I am glad that your luck is better than mine.

          • by h4rr4r (612664)

            Rooting the phone does not impact service in anyway. The hardware and software used for that is not even related.

            Hell, you can always flash a backup anyway.

            • Rooting the phone does not impact service in anyway.

              Sure if you don't count force close and spontaneous reboot.

              • by h4rr4r (612664)

                That has nothing to do with rooting it. All rooting does is gaining root permissions. That will not cause this issue. Perhaps what you are installing afterwards is doing that.

                Lots of things you can do with root could cause that, but not just having root.

      • by Zebedeu (739988)

        You let me know which manufacturers are regularly pushing updates out to phones, and I'll give you a cookie, lol.

        Any of the Nexus devices. Do I get a cookie now?

        I don't blame android, but I sure as hell won't ever buy Motorola again.

        Actually I blame you and everyone who I see complaining on forums. It was an acceptable thing to feel betrayed by the manufacturer one or two years ago when Android devices first started coming out and the promises of openness weren't fulfilled, but nowadays you'd really have to make almost no research before buying your smartphone in order to not know the situation with the updates.

        If everyone who complains on the internet had instead made that research and g

        • Re:Oh yeah? (Score:4, Insightful)

          by iluvcapra (782887) on Tuesday May 17, 2011 @03:02PM (#36157400)

          One day, Google invented this totally awesome free and open source operating system for phones, which ran on hundreds of different devices from dozens of different vendors. It allowed people to customize their phones, run whatever apps they wanted, buy apps off of different stores and sideload whatever code they pleased.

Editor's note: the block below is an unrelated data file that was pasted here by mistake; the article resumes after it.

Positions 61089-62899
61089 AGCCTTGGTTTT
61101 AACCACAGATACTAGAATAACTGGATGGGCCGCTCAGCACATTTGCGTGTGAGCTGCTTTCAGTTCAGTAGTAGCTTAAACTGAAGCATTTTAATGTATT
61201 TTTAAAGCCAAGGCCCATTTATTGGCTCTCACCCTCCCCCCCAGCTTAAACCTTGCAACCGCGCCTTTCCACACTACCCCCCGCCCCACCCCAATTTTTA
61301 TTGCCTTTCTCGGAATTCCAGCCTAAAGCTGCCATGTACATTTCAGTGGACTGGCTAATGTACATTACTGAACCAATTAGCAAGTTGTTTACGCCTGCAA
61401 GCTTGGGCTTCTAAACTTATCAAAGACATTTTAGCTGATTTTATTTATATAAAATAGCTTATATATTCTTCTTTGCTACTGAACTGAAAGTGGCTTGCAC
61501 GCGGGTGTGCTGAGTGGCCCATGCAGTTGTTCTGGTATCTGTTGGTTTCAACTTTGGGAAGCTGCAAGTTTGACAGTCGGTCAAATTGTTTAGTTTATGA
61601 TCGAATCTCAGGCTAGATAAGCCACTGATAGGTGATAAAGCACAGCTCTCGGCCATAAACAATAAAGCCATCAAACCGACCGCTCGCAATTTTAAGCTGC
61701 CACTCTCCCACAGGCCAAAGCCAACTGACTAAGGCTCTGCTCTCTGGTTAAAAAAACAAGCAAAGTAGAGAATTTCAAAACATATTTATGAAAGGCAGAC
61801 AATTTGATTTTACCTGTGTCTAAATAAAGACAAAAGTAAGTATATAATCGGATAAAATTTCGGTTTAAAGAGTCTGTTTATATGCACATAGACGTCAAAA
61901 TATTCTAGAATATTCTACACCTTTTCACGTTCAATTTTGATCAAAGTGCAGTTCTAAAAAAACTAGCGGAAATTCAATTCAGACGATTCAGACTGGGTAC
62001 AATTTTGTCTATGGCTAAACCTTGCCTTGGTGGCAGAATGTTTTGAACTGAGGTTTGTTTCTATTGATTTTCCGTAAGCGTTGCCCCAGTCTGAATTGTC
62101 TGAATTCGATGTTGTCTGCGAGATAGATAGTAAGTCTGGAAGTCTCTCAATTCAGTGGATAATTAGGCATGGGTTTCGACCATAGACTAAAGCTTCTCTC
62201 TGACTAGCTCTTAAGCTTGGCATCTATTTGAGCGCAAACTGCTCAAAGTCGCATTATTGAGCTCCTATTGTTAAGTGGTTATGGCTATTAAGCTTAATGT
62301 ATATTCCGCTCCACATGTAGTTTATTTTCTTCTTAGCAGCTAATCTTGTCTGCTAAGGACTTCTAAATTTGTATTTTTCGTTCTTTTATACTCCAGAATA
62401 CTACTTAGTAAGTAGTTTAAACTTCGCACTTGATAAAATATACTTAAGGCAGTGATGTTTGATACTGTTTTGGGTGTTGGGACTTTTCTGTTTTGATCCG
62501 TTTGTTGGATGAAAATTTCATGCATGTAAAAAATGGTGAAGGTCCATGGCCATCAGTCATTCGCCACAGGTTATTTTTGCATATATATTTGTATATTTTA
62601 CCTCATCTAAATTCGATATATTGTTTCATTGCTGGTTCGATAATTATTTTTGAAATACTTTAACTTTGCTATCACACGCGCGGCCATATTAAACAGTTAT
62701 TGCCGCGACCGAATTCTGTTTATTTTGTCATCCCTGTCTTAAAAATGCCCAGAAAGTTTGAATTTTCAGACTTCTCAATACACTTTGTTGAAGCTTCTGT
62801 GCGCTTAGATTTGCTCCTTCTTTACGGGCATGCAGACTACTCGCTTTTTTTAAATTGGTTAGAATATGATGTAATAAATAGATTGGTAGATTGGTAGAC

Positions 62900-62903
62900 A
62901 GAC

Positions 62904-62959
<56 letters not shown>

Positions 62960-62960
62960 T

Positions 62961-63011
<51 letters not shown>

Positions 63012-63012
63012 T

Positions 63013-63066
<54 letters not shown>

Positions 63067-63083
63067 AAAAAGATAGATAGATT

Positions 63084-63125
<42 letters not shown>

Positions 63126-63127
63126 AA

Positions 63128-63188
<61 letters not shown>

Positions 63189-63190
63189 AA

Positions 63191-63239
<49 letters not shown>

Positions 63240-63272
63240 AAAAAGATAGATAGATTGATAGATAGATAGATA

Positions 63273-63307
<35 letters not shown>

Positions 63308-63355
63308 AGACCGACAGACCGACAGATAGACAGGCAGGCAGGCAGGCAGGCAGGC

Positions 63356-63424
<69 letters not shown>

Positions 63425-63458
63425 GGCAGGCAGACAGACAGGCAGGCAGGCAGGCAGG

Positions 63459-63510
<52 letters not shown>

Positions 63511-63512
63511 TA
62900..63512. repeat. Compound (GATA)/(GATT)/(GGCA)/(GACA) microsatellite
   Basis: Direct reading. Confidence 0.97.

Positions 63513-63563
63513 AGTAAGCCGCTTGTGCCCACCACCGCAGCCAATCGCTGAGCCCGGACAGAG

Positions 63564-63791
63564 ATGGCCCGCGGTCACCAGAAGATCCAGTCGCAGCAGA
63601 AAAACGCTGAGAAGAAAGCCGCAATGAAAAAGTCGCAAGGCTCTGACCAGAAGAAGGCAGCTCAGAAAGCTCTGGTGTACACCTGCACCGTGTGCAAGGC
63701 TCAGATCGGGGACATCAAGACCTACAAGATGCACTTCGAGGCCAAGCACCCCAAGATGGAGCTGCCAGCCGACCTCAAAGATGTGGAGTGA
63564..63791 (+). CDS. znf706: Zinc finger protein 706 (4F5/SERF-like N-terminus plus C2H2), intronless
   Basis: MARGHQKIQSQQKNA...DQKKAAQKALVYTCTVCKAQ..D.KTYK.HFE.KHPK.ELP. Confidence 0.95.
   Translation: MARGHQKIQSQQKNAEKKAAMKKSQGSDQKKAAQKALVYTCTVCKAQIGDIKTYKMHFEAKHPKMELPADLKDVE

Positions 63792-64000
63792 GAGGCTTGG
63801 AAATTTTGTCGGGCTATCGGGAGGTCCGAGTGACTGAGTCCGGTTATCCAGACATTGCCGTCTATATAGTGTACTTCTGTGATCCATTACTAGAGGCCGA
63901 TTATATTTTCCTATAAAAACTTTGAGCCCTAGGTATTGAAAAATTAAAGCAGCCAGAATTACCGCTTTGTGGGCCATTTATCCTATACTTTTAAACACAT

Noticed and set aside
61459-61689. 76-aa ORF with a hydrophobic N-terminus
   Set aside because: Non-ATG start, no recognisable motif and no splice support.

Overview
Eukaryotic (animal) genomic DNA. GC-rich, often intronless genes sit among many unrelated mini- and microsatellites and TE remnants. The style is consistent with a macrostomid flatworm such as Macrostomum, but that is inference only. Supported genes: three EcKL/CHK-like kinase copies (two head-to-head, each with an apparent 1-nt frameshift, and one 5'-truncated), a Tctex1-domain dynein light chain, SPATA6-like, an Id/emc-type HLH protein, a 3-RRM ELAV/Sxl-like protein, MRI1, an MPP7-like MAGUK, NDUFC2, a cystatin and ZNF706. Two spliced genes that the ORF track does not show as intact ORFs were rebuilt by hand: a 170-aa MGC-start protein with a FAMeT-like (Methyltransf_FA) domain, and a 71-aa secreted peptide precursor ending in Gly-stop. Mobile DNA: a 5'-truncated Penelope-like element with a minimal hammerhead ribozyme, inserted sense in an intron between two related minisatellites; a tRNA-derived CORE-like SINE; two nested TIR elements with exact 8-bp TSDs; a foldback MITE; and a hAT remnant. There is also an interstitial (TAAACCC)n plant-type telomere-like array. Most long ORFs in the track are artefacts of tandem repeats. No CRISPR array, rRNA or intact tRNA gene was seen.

Google also invented an awesome operating system for phones that they develop in secret, publish the source for only after select marketing partners have had a 6 month head start, and then only if the code "looks good enough," and their partners are only allowed a head start if they agree to not integrate their phones with services that would harm Google's strategic investments [thisismynext.com]. These phones come in many different models, but only two of them, both coming from the same manufacturer, actually offer up-to-date support and updates. The rest are trendy abandonware, efused and ROMed.

          I am continually informed by people here that these two operating systems are the same thing and that all the good stuff about the first operating system applies to the second one.

        • Considering I bought it... oh, over a year ago when it was released, you contradict yourself. I Besides, We were promised it would be an unlockable bootloader! [pocketnow.com]

          I have every damn right to be mad. FTA: "This follows Motorola's earlier statement that it is 'working closely with our partners to offer a bootloader solution that will enable developers to use our devices as a development platform.'"

          So, for calling me a whiner... stick it up your ass, my friend.

          BTW, if Google had a clue how to sell a phone through

          • by Zebedeu (739988)

            Considering I bought it... oh, over a year ago when it was released, you contradict yourself.

            When you bought the Droid X the Nexus One was already available. It might have been possible that the Nexus S was already rumoured (can't remember, or bother to check).